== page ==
Do you know how many times Trump, as president, has been west of the Mississippi? Zero. Yet, for something he has never seen from Air Force One, he is now trying to do historic and vengeful damage to a vast part of the country that he clearly knows nothing about.

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In his three calamitous months in office, President Donald Trump has visited a property that is part of his business empire nearly once every three days. And while Barack Obama had gone to nine countries in that amount of time, Trump has been to no other nation — though he just announced an overseas trip for later this month.

That’s not surprising, given Trump’s nativist biases and his need to curl up at night in high-thread-count sheets in his own properties.

But do you know how many times Trump, as president, has been west of the Mississippi? Zero. While most presidents are curious about the land and people under their rule, Trump treats the sunset side of the 100th meridian as a foreign country.

Yet, for something he has never seen from Air Force One, Trump is now trying to do historic and vengeful damage to a vast part of the country that he clearly knows nothing about. With one executive order, he set in motion a plan that could lift federal protection from some of the most stunning scenery and singular cultural landmarks in the world — land owned by the American public.

With another stroke of the presidential pen, Trump issued a directive that could open oil drilling off the California coast, something that hasn’t been done since the disastrous Santa Barbara oil spill of 1969.

Trump clearly despises California, whose citizens are the main reason he lost the popular vote by a greater margin than any other president. But does he have to put in peril the beaches below Ronald Reagan’s old ranch, a coastline that is pure bliss for surfers and solace-seekers, just to spite his fellow Americans?

It’s not only the blue states of the West that Trump is punishing. His initial budget plan would zero out federal funding for public radio in wide-open spaces of deep-red states. I was in Laramie, Wyoming, a few weeks ago, and got an earful about how much people love their news on the range.

Even the most insular king would occasionally visit the far parts of his realm. Should Trump leave his cocoon of sea-level sycophants, he might be surprised at what he’d find in the other American time zones.

Utah, for one, is a magical state. There, Trump could meet some of the local people who have vowed to defend their new Bears Ears National Monument. This sanctuary, with more than 100,000 archaeological sites and sun-burnished canyons that glow more brightly than the gold in Trump Tower, is one of the places that Trump has targeted with his latest executive order.

No president has ever reversed another’s national monument. Teddy Roosevelt used the power of the Antiquities Act to protect the Grand Canyon. President Barack Obama used the same act to ensure that Bears Ears would be intact for future generations.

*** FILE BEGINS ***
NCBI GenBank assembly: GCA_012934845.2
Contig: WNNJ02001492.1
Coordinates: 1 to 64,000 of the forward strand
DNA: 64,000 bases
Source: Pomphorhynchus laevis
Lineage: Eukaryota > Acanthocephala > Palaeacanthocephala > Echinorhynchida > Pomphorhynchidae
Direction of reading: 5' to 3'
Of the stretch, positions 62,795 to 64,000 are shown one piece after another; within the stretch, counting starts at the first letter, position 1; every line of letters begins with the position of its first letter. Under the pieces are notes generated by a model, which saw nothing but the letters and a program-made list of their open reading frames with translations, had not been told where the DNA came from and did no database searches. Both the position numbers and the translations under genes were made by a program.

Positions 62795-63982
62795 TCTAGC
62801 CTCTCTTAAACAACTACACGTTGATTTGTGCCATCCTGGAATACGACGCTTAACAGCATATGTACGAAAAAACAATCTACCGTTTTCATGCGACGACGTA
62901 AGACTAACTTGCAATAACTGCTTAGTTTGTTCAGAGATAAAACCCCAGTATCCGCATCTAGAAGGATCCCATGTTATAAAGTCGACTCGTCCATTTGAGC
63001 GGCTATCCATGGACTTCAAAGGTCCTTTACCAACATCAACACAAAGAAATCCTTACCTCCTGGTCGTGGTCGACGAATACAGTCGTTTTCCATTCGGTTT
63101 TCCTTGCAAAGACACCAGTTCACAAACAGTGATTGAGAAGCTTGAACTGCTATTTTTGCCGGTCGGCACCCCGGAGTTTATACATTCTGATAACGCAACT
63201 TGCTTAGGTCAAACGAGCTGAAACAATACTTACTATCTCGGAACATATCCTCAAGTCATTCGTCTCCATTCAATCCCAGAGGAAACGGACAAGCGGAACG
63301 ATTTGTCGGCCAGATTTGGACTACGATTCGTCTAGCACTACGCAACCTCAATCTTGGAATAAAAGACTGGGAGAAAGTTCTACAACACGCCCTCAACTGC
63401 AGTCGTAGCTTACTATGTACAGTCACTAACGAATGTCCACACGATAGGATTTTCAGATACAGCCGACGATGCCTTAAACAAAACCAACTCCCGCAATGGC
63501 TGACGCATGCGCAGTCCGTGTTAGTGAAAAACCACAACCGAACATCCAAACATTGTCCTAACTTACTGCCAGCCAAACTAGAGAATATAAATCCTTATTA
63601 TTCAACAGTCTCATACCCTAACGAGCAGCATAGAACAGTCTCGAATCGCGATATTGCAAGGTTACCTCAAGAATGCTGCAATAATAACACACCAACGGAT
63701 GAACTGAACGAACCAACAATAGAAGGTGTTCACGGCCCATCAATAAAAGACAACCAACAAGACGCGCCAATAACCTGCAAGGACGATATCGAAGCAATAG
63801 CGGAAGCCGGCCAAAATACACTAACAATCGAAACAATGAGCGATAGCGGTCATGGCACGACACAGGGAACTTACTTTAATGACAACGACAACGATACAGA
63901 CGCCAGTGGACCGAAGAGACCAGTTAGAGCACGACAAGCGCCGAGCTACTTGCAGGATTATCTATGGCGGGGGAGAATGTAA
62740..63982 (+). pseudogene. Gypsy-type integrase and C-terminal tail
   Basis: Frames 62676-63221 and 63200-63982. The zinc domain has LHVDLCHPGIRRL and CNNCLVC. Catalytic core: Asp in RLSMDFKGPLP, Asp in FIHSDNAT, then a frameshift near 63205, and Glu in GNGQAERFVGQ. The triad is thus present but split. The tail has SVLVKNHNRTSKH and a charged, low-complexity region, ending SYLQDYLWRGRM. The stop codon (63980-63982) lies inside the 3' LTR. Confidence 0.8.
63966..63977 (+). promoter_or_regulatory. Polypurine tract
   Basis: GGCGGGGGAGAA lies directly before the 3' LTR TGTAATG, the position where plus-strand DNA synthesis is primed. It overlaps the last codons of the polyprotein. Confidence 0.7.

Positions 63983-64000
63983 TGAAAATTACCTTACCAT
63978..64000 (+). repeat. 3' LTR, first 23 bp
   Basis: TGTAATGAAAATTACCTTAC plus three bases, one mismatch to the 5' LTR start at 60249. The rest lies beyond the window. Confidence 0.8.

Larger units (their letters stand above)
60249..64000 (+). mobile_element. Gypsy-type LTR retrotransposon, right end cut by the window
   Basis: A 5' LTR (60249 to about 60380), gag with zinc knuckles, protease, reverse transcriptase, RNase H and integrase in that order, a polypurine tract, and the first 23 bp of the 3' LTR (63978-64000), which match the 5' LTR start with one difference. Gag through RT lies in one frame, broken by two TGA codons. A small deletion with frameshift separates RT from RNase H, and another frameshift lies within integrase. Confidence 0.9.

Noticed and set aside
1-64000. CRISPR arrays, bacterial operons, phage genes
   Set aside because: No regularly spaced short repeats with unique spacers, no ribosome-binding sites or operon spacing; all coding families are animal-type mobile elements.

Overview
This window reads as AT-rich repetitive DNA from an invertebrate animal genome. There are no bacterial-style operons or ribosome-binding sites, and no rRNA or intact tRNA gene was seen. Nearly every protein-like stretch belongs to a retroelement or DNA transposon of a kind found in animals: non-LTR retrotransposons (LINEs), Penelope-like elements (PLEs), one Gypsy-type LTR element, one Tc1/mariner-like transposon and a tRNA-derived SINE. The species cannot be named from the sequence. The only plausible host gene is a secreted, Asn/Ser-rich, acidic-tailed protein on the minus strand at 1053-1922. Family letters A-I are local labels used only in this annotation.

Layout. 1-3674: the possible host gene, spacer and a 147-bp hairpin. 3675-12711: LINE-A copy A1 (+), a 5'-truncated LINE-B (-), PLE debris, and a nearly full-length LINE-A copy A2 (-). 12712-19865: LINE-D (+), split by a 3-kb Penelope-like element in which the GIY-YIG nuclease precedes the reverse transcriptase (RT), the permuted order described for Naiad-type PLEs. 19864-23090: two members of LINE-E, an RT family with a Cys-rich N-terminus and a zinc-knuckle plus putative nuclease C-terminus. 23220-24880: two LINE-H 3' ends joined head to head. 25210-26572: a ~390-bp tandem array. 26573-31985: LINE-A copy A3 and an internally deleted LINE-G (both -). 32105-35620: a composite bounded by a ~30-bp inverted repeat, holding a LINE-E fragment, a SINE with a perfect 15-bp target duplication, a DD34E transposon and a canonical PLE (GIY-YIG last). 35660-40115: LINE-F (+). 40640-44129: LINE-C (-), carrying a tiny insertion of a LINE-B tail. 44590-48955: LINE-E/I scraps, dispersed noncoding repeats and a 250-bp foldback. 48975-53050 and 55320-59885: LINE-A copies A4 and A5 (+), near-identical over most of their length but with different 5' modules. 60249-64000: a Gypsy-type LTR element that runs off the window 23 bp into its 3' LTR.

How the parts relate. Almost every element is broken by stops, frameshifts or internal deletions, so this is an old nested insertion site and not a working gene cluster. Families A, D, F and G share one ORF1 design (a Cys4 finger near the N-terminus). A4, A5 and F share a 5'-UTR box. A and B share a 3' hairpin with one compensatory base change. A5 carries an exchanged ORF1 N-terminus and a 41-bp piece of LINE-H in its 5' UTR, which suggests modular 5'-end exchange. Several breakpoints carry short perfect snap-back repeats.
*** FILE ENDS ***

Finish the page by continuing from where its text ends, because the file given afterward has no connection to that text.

“Today, we are putting the states back in charge,” Trump said in signing the directive to review large national monuments created since 1996. “It’s a big thing.” It’s also, most likely, an illegal thing. This land, Trump fails to note or understand, is federal land — owned by all Americans. If he’s successful in taking away a national monument, he will be depriving every citizen of a rightful inheritance.

Trump says prior administrations bypassed the states and put millions of acres “under federal control.” That is a lie, one of the 488 false or misleading statements Trump uttered in his first 100 days. Bears Ears is already part of the nation’s public land endowment.

What’s more, the people who’ve lived around Bears Ears the longest were given a broad say in preserving a home of their ancestors. Five Native American tribes have long pushed for the designation.

The monument designation was “a celebratory moment in our history,” said David Filfred of the Navajo Nation. “Our voice was finally heard and our cultural and spiritual heritage respected.”

Trump might feel more at home in neighboring Idaho, the only state in the union where politicians have removed references to climate change from school science standards.

But maybe not. Booming Twin Falls, Idaho, is considered a national model for forward-looking rural development. There, the founder of Chobani yogurt, Hamdi Ulukaya, a Turkish immigrant (gasp!), runs a plant paying good wages that has also hired hundreds of Middle East refugees (double gasp!).

But it would take Trump more than four hours to get to Idaho. And given that he spends four hours per round of golf — well, who’s got the time?

One state over, Trump could also dip into Washington state’s red zone, in the desert along the Hanford Reach, the last free-flowing stretch of the Columbia River — another national monument. In the fall, the river is crowded with Trump voters trying to catch chinook salmon. They’ve promised a fierce fight to defend the River of the West.

For us Westerners who don’t like tacky Easterners messing with God’s Country, the best hope may be Trump’s assertion a few days ago, one of his few statements you can believe: “I don’t stand by anything.”